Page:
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Family Dinner

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The clarity of abstinence illuminates my relationships with a more accurate light. My past behaviors require me now to demonstrate a willingness to be flexible and show my family, friends, and associates I’m different inside as well as outside. Here’s a specific example of how practicing the Steps in all my affairs has created a new normal in my life.

My children are picky eaters, a behavior foreign to me and one with which I find it difficult to be patient. Growing up, I ate whatever was served and as much of it as I could get. Short-order cooking for my picky kids has long been a sore spot, just one more battle in my war to control all the food in my life. Abstinence opened me to being willing to release old, ingrained patterns in my own behavior, but even then, I wasn’t sure how to fix this particular problem. Recently I read about techniques I hadn’t been willing to try before, including preparing the same meal for the whole family and allowing children to serve their own food. As I pondered the situation, I saw how shifting my attitude about meals could aid me in letting go of trying to control my children . . . and that would be healthier for both them and me.

I told my husband I thought we should try making some adjustments to how we planned and served dinner. He gently pointed out my past inflexibility about food and expressed concern that serving the same meal to all of us might require me to eat things outside my food plan. While my first instinct was to be defensive, my Higher Power helped me keep it in check, reminding me that my husband was trying to support my abstinence. I admitted that I had been rigid before, and told my husband that re-opening the subject for discussion was a sign I was trying to be more flexible. Together, we came up with a way to make it easier. We set out all the food on the kitchen counter where everyone would be able to serve up their own plates. That way, I could measure my food, the kids could help themselves to what they wished to eat, and I wouldn’t have serving dishes sitting in front of me at the table. We have been doing dinner this way ever since.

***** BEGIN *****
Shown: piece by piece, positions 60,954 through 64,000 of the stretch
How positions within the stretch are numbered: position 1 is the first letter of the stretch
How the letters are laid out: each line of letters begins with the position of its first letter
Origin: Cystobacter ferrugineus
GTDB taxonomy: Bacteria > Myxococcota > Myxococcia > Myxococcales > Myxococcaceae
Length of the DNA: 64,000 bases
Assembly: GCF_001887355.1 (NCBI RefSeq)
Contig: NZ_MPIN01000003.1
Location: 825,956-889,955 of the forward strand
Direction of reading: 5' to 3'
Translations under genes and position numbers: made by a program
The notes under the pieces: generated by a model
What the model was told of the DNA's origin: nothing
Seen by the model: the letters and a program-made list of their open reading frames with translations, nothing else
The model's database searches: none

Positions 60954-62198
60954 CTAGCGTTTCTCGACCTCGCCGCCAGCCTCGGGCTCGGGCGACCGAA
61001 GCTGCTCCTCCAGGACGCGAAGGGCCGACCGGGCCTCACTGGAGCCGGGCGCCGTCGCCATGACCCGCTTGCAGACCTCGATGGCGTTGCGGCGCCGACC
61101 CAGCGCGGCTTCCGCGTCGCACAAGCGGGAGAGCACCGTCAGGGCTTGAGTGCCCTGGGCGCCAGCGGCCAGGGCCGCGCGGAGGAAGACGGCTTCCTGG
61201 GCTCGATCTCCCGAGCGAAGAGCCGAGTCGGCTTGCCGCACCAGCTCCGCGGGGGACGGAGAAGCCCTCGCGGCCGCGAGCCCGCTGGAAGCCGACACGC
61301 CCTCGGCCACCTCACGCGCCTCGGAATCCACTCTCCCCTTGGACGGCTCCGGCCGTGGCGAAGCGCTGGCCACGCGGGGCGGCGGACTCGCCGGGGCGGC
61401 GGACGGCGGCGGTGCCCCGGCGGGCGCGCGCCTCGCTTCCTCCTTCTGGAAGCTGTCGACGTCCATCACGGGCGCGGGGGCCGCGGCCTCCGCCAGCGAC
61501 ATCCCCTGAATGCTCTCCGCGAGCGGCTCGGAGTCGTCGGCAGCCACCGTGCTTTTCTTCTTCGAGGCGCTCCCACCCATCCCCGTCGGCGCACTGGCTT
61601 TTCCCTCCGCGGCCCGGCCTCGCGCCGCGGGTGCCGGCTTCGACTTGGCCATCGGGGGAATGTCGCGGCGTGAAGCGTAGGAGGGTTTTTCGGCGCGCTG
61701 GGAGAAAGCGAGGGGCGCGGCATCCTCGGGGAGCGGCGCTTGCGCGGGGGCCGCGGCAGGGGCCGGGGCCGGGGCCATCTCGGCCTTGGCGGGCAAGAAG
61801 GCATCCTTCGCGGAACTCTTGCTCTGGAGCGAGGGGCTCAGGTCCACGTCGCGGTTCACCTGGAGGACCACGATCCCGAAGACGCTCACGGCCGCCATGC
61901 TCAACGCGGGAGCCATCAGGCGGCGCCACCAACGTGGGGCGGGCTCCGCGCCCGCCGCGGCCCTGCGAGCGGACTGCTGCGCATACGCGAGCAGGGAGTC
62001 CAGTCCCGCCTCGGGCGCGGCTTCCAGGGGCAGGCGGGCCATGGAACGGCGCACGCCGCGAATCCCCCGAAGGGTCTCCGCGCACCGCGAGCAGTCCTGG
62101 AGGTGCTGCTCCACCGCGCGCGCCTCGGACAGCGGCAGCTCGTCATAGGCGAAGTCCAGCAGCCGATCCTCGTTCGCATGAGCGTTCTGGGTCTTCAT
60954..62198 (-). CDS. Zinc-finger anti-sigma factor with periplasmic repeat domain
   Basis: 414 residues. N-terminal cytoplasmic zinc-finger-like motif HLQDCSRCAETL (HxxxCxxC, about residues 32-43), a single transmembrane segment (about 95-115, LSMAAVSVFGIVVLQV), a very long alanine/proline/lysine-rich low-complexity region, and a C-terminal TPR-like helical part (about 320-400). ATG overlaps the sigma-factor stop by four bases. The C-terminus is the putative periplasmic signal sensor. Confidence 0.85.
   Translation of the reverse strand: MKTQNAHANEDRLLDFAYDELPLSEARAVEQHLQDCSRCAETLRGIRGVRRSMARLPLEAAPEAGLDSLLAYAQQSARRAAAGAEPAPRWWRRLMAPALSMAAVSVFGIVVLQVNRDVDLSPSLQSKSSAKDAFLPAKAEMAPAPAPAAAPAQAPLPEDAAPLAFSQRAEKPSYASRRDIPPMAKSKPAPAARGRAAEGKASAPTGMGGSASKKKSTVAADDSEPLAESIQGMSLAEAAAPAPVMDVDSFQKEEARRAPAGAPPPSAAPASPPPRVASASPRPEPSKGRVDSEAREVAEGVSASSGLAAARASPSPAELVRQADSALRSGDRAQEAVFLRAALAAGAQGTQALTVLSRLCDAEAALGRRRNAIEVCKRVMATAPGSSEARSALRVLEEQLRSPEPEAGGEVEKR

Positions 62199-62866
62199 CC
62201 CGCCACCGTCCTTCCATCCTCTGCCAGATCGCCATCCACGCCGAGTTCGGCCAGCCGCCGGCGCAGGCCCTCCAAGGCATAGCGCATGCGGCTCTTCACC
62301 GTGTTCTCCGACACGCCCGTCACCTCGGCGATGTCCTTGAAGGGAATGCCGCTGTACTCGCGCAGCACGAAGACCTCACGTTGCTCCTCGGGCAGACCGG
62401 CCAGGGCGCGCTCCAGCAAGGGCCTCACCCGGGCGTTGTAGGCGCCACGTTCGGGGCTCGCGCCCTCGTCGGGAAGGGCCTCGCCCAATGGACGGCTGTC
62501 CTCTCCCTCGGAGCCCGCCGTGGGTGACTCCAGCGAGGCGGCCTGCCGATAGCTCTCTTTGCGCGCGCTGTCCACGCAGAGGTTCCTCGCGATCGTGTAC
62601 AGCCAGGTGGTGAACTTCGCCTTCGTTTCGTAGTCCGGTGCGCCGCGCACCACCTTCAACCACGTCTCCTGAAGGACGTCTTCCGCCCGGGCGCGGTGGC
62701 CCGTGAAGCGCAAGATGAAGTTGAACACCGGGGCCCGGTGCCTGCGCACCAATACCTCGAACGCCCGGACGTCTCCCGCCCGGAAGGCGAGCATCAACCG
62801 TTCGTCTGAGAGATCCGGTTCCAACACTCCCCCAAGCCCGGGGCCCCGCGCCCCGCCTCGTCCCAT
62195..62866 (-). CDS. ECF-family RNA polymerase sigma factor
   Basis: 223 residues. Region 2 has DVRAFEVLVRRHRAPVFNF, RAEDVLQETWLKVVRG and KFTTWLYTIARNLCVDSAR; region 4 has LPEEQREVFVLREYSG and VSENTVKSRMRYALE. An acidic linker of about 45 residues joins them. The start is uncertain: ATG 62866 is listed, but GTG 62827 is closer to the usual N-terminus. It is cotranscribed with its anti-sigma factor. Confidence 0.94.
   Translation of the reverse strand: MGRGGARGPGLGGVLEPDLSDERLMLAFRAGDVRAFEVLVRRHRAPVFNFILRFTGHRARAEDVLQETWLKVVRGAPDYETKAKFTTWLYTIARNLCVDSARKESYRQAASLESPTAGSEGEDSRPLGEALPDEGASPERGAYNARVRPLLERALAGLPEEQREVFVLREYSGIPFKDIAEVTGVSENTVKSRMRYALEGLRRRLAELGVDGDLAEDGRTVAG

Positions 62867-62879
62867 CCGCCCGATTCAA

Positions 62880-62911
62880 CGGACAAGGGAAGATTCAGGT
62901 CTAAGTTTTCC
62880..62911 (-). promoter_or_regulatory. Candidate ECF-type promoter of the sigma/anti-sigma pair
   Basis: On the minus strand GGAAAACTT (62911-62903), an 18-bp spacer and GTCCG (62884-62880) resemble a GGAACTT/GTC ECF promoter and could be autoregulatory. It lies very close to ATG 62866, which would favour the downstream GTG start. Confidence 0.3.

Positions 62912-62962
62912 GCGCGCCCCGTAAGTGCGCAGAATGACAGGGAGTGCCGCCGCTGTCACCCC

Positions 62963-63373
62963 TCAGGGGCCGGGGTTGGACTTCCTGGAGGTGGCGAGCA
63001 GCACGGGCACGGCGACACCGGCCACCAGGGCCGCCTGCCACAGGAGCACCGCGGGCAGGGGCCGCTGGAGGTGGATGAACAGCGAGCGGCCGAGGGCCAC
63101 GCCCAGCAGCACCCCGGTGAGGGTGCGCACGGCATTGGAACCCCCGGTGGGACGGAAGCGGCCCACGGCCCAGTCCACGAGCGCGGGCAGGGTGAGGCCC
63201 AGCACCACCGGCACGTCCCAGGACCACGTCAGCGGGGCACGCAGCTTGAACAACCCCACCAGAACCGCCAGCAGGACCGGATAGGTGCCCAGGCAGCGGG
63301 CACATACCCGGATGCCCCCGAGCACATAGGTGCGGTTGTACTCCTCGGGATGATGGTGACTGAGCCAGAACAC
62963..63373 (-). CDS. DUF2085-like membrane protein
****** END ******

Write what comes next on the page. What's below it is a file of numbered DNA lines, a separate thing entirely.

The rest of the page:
It’s a work in progress—but eliminating old power struggles around dinnertime has put the focus back on connecting with each other. More important, I’m proving to my family and myself that I’m willing to bend, to loosen my death-grip on food and meals. Doing the footwork allows me to continue to let go of control and be willing to change.

— Katie R., Ellensburg, Washington USA

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